Running with a purpose

BOSTON -- On the morning of April 16, tens of thousands of people from around the world will gather on Main Street in Hopkinton for the start of the 2012 Boston Marathon. Once there, jostled into a sort of herd, they will wait for the crack of a starting gun and then begin to run -- many of them fast -- and they won't stop until they've legged the equivalent of nearly 385 inside-the-park homers at Fenway or 736 laps up and down the Garden's parquet floor. They won't stop until they've reached Boston's Copley Square, 26.2 miles away.

For the average lounge-chaired Bostonian, this begs an obvious question:

For most of us -- the daily gym-laborers lurching wetly on the treadmill -- 26 miles is an absurd total; insane, silly, like trying to imagine bench-pressing a Ford Explorer or dunking from half court. Nevertheless, every April in Boston, thousands of people not only attempt this 46,145-yard dash, but complete it. And their reasons for running are as varied as they are poignant and profound.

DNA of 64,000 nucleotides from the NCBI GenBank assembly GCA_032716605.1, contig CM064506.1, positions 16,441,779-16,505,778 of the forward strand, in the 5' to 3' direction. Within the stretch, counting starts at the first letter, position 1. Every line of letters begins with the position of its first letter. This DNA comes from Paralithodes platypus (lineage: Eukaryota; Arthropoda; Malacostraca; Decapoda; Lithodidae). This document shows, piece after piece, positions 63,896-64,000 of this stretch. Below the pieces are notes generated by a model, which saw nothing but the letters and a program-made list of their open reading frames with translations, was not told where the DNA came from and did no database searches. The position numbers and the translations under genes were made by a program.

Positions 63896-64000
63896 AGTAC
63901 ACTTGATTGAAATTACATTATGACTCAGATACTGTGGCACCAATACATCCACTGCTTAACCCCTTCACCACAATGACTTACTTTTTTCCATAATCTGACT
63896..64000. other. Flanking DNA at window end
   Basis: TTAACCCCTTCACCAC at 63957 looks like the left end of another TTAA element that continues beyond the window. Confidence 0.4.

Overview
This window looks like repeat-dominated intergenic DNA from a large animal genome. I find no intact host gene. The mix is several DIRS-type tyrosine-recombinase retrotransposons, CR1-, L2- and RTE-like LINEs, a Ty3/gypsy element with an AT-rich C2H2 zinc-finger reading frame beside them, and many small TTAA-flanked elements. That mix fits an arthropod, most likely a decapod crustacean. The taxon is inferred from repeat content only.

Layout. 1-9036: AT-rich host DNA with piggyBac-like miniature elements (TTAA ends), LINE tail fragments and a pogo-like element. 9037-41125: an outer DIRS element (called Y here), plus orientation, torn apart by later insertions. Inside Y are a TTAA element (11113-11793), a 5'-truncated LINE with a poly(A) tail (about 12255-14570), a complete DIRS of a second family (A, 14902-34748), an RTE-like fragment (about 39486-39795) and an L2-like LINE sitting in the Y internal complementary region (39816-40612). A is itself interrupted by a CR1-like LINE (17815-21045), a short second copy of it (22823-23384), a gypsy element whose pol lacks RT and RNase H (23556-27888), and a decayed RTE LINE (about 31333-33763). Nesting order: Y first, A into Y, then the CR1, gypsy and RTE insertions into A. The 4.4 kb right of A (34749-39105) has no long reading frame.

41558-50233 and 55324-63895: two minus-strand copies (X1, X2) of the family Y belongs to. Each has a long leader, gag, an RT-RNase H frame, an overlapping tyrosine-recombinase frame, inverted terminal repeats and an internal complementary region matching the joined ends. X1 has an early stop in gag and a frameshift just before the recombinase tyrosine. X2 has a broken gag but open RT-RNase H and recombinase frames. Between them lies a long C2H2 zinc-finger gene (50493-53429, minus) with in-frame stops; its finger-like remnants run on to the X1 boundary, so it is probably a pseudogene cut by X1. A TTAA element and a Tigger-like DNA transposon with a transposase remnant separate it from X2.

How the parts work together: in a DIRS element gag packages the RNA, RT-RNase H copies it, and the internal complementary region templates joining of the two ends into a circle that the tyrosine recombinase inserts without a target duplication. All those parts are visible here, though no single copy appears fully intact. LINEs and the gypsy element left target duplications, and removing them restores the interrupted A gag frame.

Some, like Portsmouth, N.H.'s Andrea Ardito, run the Boston Marathon to raise money for charity. Ardito is running for the Dana Farber Cancer Institute in honor of her late mother, Barbara, a Cape Cod middle school teacher who died of lung cancer 15 years ago having never smoked a cigarette. Ardito grew up watching the marathon on TV each spring with her mom. Last year, finding herself doing the same thing with her son, Ardito turned to him and announced that next April when the runners took off from Hopkinton, she would be with them.

"It's going to change me forever," Ardito says of running her first Boston Marathon. "That's how I feel.